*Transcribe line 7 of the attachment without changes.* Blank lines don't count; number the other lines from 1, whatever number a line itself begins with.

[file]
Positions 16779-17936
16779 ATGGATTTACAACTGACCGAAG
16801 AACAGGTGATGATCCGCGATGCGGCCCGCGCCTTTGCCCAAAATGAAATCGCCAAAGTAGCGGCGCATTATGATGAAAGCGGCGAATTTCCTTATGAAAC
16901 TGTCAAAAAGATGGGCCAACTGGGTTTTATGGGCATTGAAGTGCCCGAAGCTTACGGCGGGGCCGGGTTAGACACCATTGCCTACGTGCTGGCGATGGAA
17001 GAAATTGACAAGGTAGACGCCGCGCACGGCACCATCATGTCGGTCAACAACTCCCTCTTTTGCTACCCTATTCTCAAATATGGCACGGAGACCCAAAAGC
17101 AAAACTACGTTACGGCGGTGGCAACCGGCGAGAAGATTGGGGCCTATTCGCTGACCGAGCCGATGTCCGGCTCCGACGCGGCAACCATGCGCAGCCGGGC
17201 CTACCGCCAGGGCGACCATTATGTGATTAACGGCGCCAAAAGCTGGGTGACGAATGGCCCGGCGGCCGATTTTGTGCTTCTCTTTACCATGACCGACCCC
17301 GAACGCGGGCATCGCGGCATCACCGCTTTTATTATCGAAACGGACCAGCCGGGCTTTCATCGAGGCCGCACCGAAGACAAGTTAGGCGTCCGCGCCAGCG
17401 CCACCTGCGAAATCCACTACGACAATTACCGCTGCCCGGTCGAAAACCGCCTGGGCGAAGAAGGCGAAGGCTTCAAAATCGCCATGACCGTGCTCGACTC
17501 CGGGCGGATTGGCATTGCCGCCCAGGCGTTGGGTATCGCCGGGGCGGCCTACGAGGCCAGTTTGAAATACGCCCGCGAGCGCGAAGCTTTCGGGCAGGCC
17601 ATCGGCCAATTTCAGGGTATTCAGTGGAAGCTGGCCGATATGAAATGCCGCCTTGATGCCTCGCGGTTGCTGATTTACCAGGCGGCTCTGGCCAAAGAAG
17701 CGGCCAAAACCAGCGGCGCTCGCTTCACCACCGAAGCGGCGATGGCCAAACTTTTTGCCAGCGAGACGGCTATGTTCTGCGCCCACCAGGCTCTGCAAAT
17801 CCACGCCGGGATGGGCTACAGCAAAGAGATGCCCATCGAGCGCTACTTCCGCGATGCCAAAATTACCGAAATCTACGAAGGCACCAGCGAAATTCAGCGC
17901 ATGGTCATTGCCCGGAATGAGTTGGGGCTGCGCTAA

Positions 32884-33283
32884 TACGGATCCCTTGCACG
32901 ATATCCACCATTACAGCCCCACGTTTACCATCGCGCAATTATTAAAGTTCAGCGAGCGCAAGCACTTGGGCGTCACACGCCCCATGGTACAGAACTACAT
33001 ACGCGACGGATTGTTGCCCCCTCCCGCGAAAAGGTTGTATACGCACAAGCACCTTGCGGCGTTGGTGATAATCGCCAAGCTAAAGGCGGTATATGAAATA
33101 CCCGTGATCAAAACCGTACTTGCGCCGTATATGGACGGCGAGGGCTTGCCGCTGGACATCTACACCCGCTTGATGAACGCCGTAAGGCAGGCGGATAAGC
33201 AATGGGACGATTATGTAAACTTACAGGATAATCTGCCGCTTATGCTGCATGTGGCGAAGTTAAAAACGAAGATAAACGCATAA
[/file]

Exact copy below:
17201 CTACCGCCAGGGCGACCATTATGTGATTAACGGCGCCAAAAGCTGGGTGACGAATGGCCCGGCGGCCGATTTTGTGCTTCTCTTTACCATGACCGACCCC